The Origins of Sheff v. O’Neill: The Troubled Legacy of School Segregation in Connecticut

Adams, Ann-Marie.  Howard University. ProQuest Dissertations Publishing, 2010. 3460650.

Abstract (summary)

This dissertation chronicles significant political and socio-historical events that shaped the African-American community from the colonial period to the late twentieth century. The scholarly research uses Connecticut’s 1996 school desegregation case: Sheff v. O’Neill as a lens to trace the fight for citizenship and its essential component: a quality education.  On April 27, 1989 eighteen children and their parents filed a school desegregation case in Hartford Superior Court. The lawsuit took the name of then ten-year old Milo Sheff, who was among other plaintiffs from the city and a suburb of Hartford, the state’s capital city. In this suit, the plaintiffs’ lawyers asserted that state violated its own Constitution by its laws and policies, which created segregated schools. More importantly, the state violated its own civil rights law that affords all citizens equal protection. Combative in its defense, the state claimed that Connecticut did not intentionally segregated whites and minorities and cannot be held accountable for the disparities in the school system.

On July 9, 1996, the Connecticut Supreme Court ruled in favor of the plaintiffs, saying intentional or not, Connecticut violated Hartford’s children equal opportunity to a quality education. The Court further concluded that school districting based on town and city boundary lines since 1909 was unconstitutional.

This dissertation situates Sheff within the narrative of a long civil rights struggle by blacks in Connecticut. By highlighting the contours of the black experience in New England, it also chronicles the political, socio-historical evolution leading to the lawsuit, its impact on Hartford and the nation’s collective memory of New England as the cradle of abolitionists. By using newspaper accounts, census records, oral history, city files, U.S Census records, letters, state records and archives, this historical account seeks to be a paradigmatic study of the black experience in Connecticut and argues that the state’s history of segregation and resistance to black education is evidence enough to prove intent to segregate minority and white students.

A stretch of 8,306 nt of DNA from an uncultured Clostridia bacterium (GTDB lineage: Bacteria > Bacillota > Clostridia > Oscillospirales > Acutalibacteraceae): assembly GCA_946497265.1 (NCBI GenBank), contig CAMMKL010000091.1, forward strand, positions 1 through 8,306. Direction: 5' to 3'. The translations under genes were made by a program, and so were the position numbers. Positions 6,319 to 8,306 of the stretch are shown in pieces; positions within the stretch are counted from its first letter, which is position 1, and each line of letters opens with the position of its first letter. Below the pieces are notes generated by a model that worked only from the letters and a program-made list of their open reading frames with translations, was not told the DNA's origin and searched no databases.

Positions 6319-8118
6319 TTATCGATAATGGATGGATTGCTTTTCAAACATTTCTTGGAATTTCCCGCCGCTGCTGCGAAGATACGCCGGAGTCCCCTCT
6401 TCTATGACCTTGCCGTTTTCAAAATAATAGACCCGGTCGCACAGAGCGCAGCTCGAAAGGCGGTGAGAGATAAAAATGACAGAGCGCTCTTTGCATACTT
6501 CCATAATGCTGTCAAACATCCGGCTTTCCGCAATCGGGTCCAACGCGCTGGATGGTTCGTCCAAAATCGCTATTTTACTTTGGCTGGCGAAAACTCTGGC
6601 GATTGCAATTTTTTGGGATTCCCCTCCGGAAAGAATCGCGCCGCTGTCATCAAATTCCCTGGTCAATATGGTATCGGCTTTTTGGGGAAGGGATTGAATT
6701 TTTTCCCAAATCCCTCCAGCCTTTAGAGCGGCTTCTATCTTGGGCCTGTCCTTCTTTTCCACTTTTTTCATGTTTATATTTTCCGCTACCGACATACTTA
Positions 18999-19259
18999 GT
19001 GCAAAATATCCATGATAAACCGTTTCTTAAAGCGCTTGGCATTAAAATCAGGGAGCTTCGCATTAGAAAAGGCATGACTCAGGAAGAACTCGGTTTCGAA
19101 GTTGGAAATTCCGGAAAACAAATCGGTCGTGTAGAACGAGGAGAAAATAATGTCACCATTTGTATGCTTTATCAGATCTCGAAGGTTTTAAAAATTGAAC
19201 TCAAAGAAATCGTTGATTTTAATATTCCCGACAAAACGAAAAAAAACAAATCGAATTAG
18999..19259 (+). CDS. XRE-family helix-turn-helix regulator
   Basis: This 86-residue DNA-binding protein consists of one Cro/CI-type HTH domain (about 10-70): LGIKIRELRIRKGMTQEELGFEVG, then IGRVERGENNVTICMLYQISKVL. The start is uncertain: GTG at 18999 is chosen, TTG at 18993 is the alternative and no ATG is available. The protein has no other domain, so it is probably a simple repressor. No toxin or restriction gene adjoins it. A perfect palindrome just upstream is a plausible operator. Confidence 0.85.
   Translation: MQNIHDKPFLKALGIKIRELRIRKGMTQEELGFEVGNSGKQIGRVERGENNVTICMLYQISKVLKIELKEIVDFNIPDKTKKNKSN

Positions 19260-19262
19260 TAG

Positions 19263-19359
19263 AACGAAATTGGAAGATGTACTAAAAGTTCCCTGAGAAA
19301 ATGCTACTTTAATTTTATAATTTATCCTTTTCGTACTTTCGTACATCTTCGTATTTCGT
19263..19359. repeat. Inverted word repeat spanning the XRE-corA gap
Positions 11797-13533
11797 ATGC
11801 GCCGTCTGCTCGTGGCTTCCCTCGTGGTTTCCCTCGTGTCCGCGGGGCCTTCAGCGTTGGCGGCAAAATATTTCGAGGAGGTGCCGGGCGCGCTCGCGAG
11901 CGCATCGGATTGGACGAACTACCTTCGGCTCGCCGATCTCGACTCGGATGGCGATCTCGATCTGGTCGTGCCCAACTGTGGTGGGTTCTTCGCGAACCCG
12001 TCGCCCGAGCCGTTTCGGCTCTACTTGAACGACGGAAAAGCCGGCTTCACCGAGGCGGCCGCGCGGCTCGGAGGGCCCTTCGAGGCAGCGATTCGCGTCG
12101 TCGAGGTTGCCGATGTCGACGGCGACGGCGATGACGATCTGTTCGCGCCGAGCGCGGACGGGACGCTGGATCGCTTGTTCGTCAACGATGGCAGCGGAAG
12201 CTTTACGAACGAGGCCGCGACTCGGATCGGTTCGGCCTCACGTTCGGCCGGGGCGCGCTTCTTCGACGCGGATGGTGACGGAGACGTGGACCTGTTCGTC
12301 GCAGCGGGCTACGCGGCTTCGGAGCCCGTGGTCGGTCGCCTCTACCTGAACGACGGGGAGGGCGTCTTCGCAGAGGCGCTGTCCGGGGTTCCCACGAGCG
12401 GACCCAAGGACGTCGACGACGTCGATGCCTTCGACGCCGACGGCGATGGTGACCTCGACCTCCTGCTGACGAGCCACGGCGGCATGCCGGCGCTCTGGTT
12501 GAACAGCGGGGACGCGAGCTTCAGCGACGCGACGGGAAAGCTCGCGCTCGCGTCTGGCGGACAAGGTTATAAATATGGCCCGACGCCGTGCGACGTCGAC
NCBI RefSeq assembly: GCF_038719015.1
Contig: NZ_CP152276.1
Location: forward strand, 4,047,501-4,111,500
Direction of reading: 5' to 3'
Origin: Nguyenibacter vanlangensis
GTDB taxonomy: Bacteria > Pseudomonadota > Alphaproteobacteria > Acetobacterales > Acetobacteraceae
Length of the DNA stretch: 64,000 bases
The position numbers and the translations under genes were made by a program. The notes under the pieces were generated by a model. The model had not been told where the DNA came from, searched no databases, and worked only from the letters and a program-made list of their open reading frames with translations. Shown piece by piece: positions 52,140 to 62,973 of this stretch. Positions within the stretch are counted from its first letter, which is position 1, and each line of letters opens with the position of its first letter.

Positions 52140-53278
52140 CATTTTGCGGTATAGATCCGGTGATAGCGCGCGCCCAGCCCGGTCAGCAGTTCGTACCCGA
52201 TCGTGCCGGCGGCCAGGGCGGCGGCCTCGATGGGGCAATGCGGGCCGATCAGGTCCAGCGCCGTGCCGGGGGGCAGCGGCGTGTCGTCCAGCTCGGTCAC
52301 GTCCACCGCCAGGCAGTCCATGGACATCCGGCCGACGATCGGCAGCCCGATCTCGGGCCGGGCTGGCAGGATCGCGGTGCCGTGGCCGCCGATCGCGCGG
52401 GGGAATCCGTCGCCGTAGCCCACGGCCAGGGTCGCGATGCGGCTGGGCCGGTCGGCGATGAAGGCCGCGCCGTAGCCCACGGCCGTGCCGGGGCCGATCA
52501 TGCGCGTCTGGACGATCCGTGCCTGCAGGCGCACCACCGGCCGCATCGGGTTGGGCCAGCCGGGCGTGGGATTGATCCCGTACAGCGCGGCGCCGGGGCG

Indexing (details)

Black studies;
American history;
Education history;
Social structure;
African American studies
0296: African American Studies
0325: Black studies
0337: American history
0398: Law
0520: Education history
0700: Social structure
Identifier / keyword
Education; Social sciences; Civil rights; Civil rights movement; Connecticut; Desegregation; School desegregation; School segregation
The Origins of Sheff v. O’Neill: The Troubled Legacy of School Segregation in Connecticut
Adams, Ann-Marie
Number of pages
Degree date
School code
DAI-A 72/09, Dissertation Abstracts International
Place of publication
Ann Arbor
Country of publication
United States
Tolbert, Emory J.
Committee member
Medford, Edna Greene; Nyang, Sulayman; Swan, Quito; Williams, Yohuru
Howard University
University location
United States -- District of Columbia
Source type
Dissertation or Thesis
Document type
Dissertation/thesis number
ProQuest document ID
Database copyright ProQuest LLC; ProQuest does not claim copyright in the individual underlying works.
Document URL